Stimulation of D2 receptors in the prefrontal cortex reduces PCP-induced hyperactivity, acetylcholine release and dopamine metabolism in the nucleus accumbens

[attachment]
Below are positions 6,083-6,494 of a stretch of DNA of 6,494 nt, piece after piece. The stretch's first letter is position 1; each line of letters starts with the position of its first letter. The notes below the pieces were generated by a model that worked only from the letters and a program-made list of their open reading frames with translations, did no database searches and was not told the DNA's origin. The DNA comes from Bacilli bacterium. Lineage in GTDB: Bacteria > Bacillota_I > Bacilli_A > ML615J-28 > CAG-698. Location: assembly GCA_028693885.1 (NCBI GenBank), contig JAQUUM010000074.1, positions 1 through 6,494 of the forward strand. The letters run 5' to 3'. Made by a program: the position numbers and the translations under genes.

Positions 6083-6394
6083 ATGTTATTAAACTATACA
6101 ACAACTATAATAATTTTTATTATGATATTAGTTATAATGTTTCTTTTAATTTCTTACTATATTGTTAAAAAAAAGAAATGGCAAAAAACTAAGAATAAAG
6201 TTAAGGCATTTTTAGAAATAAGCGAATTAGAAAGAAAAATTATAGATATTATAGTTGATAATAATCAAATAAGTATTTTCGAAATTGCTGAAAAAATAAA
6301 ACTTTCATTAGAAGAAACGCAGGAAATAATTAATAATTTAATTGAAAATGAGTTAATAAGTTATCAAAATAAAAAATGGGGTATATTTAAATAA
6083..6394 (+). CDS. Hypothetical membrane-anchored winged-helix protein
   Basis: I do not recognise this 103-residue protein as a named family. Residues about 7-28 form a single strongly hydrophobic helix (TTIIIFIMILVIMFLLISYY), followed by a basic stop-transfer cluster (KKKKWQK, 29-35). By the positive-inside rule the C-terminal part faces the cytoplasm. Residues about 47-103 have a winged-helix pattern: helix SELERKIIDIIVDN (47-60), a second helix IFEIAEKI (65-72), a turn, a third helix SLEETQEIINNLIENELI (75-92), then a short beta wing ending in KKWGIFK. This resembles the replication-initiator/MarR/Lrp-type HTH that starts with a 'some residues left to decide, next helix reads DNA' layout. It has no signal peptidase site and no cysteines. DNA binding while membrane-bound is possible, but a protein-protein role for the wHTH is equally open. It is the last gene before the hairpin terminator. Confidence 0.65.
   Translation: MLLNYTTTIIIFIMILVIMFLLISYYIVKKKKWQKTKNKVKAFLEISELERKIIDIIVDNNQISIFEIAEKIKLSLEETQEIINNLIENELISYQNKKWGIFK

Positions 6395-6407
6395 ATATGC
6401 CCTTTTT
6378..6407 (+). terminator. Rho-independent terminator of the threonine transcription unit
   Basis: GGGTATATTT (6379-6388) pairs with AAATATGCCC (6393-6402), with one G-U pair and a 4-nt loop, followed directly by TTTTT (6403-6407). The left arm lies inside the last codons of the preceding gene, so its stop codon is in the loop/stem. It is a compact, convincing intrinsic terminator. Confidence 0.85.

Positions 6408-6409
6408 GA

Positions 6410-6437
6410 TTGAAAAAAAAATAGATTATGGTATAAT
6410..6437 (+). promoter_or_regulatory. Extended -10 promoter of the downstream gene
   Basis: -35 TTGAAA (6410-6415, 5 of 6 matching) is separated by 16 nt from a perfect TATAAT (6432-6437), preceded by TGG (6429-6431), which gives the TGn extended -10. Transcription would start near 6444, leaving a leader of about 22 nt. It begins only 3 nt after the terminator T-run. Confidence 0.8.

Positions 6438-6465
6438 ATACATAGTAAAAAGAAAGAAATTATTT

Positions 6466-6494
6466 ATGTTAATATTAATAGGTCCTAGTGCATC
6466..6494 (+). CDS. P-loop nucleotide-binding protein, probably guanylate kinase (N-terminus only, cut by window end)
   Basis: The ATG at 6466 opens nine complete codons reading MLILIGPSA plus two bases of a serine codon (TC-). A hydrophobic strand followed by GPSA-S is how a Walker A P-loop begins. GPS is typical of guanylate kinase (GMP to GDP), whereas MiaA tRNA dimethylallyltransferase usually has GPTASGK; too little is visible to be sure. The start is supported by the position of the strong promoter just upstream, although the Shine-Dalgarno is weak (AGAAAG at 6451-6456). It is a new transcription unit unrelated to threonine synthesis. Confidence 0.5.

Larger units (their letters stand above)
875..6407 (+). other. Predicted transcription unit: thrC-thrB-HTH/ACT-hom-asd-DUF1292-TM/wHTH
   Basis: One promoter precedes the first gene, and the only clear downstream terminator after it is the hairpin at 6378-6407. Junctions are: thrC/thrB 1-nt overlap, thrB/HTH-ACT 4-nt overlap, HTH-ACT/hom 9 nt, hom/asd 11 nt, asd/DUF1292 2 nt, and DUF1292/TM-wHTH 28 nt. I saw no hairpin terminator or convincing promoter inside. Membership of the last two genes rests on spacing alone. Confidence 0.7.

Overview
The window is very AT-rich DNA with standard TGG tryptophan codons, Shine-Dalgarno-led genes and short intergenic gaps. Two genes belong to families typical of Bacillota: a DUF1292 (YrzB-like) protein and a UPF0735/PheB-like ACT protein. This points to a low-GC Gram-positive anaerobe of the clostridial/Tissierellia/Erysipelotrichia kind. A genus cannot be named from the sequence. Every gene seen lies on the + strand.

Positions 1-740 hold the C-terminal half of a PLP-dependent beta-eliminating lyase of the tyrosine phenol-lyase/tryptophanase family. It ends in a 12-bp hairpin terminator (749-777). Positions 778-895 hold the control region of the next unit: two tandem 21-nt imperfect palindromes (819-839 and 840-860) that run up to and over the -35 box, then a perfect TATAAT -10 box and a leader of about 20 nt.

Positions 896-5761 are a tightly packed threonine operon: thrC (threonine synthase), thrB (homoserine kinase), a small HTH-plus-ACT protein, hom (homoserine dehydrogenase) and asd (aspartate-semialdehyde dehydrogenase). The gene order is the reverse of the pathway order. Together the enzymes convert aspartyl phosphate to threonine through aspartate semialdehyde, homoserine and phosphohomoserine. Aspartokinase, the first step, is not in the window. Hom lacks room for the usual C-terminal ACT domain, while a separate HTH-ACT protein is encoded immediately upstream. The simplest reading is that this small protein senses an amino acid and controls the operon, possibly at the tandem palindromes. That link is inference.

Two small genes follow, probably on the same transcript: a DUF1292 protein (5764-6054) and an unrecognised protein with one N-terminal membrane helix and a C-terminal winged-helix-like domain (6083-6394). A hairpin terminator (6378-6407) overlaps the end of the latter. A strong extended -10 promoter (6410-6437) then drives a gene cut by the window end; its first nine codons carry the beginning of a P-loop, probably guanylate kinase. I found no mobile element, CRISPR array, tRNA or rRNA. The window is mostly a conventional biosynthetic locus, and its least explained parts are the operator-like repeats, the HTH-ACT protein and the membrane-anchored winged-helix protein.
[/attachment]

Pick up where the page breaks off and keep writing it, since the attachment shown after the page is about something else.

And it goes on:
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The aim of the present study was to investigate the effects of stimulation of D2 receptors in the prefrontal cortex (PFC) on spontaneous motor activity and the hyperactivity induced by the psychomimetic phencyclidine (PCP). In addition, the effects of prefrontal D2 stimulation under PCP treatment on dialysate concentrations of acetylcholine, choline, dopamine, DOPAC and HVA in the nucleus accumbens were also investigated. Sprague-Dawley male rats were implanted with guide cannulae to perform bilateral injections into the medial PFC of the D2 agonist quinpirole (1.5 and 5 μg/side). Horizontal and vertical spontaneous motor activity and the motor activity induced by systemic injections of the PCP (5 mg/kg i.p.) were monitored in the open field. PFC injections of quinpirole (1.5 and 5 μg/side) significantly decreased horizontal and vertical spontaneous motor activity in a dose-related manner. These effects were blocked by the D2 antagonist raclopride (5 μg/side). Microinjections of quinpirole (1.5 and 5 μg/side) into the PFC also significantly attenuated the hyperactivity produced by PCP (5 mg/kg i.p.). PCP also increased dialysate concentrations of acetylcholine, and dopamine metabolites in the nucleus accumbens. These increases were also reduced by injections of quinpirole (5 μg/side) into the PFC. These results suggest that the stimulation of prefrontal D2 receptors plays an inhibitory role in regulating spontaneous and PCP-induced motor activity and also in the neurochemical changes produced by PCP in the nucleus accumbens.

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